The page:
Select your language

Suggested languages for you:
Log In Start studying!
StudySmarter - The all-in-one study app.
4.8 • +11k Ratings
More than 3 Million Downloads
Free
|
|

All-in-one learning app

  • Flashcards
  • NotesNotes
  • ExplanationsExplanations
  • Study Planner
  • Textbook solutions
Start studying

Cell Division

Save Save
Print Print
Edit Edit
Sign up to use all features for free. Sign up now
Biology

Did you know that every time you scraped your knee or elbow, some of your skin cells were damaged? Luckily, thanks to cell division, your body produces cells to replace the damaged ones, i.e. the healthy cells divide and create replacements.

Cell division refers to how a parent cell divides to produce two or more daughter cells. There are two types of cell division in the eukaryotic cells - mitosis and meiosis. Mitosis will produce two genetically identical daughter cells, while meiosis will produce four daughter cells that are genetically different.

Cell division in the cell cycle

A cell will undergo a series of events during its life cycle before it goes into division (mitosis). There are five main phases in the cell cycle (Figure 1).

  1. G1 - The cell grows in size and increases the number of organelles such as mitochondria and ribosomes.

  2. S - DNA is copied and replicated in the preparation of cell division.

  3. G2 - The cell grows and increases protein synthesis to prepare for nuclear division.

  4. Mitosis and cytokinesis - The cell goes through a series of events (these will be covered later in this article!) and divides to produce two or more daughter cells.

  5. G0 - There is a brief period where the cell will rest, also known as quiescence. The cell will not be growing or preparing for cell division.

G0, G1, G2 and S phases are collectively referred to as interphase.

Cell Division [+] an overview of the cell cycle [+] StudySmarter

Figure 1. An overview of the cell cycle; M - Mitosis, I - Interphase. Source: Zephyris at English Wikipedia. derivative work: Beao, CC-BY-SA-3.0

Some cells will never leave G0. This commonly occurs in fully differentiated cells, for example, adult neurons. You have probably heard about Dementia and Alzheimer’s as incurable diseases. This is because neurons do not renew themselves. The treatments for these neurological disorders only slow further damage.

Mitotic cell division

Mitosis is the division of somatic (body) cells. Mitosis does not take place in the production of sex cells (gametes). Mitosis, although a continuous process, to simplify, can be divided into four main stages - prophase, metaphase, anaphase and telophase (and cytokinesis).

What is the difference between the chromosome and the chromatid?

Before we dive into the cell division, let’s make sure you can understand the difference between the chromosome and the chromatid. It can be easy to confuse them (they sound pretty similar).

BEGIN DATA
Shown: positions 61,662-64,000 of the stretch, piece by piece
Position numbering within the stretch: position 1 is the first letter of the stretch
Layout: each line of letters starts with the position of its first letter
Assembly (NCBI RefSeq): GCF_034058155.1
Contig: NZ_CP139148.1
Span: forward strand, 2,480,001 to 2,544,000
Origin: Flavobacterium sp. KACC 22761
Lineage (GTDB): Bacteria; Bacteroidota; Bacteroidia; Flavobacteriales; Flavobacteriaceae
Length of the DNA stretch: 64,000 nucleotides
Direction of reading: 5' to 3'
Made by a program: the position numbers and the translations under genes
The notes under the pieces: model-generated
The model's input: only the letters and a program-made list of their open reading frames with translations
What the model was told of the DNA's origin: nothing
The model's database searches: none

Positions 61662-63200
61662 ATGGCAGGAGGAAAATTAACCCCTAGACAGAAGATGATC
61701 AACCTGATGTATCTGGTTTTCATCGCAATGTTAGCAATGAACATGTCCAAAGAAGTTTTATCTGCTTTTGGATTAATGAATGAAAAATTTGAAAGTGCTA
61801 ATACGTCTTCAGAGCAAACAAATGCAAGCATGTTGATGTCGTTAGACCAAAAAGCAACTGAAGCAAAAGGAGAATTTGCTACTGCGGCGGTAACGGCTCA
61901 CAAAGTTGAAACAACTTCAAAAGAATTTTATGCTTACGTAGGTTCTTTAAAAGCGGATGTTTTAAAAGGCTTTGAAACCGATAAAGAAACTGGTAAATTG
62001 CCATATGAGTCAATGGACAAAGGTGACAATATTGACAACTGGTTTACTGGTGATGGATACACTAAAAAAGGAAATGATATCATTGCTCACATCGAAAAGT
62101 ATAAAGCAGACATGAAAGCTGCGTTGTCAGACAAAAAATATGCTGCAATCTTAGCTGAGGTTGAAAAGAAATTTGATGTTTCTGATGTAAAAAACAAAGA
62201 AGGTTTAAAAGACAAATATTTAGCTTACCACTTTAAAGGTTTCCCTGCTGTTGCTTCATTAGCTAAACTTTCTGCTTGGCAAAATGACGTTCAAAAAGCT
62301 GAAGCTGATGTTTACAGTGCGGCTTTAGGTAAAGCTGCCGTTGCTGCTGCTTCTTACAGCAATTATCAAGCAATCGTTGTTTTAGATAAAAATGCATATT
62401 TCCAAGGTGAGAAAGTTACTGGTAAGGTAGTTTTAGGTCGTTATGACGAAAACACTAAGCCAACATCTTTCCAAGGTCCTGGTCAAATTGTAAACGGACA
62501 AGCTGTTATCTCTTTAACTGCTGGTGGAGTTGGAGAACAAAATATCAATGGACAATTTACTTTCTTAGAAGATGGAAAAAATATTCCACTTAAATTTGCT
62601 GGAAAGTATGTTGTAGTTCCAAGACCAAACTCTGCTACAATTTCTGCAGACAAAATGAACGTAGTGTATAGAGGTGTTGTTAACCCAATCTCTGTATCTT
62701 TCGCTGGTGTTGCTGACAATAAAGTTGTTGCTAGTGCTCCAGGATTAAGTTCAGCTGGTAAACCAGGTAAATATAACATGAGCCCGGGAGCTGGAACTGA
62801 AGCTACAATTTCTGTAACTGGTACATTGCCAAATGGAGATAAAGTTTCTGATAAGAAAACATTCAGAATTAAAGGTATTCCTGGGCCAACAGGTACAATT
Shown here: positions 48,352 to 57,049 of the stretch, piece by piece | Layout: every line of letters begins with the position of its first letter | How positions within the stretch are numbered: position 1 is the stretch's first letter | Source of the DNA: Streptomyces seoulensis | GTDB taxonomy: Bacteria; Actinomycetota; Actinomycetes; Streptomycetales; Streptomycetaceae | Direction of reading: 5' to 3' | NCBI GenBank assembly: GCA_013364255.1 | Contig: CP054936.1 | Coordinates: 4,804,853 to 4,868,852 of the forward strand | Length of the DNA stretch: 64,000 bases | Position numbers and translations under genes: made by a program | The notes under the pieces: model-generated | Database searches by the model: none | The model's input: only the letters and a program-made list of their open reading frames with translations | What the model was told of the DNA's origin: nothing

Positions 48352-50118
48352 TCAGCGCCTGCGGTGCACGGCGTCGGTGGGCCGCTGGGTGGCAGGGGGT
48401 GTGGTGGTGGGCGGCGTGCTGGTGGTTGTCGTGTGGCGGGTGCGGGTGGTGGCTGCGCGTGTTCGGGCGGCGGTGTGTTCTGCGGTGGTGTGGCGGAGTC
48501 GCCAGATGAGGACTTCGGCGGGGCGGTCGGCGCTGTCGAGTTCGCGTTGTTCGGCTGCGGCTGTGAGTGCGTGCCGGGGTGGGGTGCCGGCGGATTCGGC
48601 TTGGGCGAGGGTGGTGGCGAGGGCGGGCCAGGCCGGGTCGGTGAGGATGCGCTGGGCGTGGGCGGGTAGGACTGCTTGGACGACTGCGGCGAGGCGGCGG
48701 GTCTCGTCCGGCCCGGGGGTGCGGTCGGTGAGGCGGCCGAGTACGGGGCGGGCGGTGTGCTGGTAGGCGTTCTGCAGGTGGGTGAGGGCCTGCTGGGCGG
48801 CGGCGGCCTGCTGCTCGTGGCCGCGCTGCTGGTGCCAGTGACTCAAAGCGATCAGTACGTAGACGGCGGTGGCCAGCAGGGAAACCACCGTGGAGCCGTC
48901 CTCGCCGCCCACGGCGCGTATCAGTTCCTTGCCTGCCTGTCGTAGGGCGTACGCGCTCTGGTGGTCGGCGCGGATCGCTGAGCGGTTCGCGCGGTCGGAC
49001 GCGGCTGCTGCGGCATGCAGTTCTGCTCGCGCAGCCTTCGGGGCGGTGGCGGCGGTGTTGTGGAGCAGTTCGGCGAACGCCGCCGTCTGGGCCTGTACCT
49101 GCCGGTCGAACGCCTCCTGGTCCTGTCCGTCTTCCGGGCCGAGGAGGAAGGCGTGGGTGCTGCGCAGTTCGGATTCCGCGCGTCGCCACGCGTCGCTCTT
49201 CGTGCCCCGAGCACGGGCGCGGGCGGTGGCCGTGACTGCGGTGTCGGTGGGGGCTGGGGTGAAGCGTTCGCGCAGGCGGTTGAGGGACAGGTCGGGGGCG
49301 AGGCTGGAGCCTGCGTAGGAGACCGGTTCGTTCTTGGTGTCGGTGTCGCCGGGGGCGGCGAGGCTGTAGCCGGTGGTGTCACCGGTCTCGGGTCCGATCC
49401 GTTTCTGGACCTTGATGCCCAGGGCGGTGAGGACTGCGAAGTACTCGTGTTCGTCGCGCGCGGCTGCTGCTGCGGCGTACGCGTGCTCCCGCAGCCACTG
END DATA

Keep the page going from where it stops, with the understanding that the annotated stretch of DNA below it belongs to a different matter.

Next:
Chromosomes are x-shaped structures that contain DNA, i.e. the hereditary information used during the cell division. They are present in the nucleus of eukaryotic organisms. Prokaryotes will have a ring-shaped genophore (which contains DNA) instead.

A chromosome will contain two sister chromatids. They are held together at the centromere.

Stages in Mitosis

  1. Prophase - The nuclear envelope breaks down, and the chromosomes condense and become visible. Centrioles (microtubules found near the nuclear membrane) start to move to the opposite poles of the cell. Centrioles will start forming spindle fibres.
  2. Metaphase - Chromosomes line up at the equator, and spindle fibres attach to the centromeres (a region of a chromosome that holds the two chromatids together).
  3. Anaphase - Sister chromatids are pulled apart and pulled towards the opposite poles.
  4. Telophase - Chromatids reach the opposite poles. Cell pinches in the middle, and the nuclear membrane forms around the new nucleus. Spindle fibres will start to break down.

Cytokinesis goes hand in hand with telophase. It defines the final physical split of the cell to produce two genetically identical cells.

Cell Division [+] an overview of mitosis [+] StudySmarter

Figure 3. An overview of mitosis. 2n - a diploid (two sets of chromosomes) cell. Source: Schoolbag.info, via Wikimedia Commons, CC-BY-SA-4.0.

Meiotic cell division

Meiosis and mitosis are different processes. However, the interphase in both these types of cellular division is the same.

The development of sperm is called spermatogenesis, and the development of an egg is oogenesis. Spermatogenesis in males will continue throughout their lives, while oogenesis in females will only occur until menopause.

Most of the other animals will not go through menopause like human females. Only killer whales and pilot whales have been observed to do so. Other animals’ reproductive organs will last about as long as they will.

Meiosis has two parts - meiosis I and meiosis II.

Meiosis I

The first time the cell divides, the daughter cells will have two sets of chromosomes (diploid).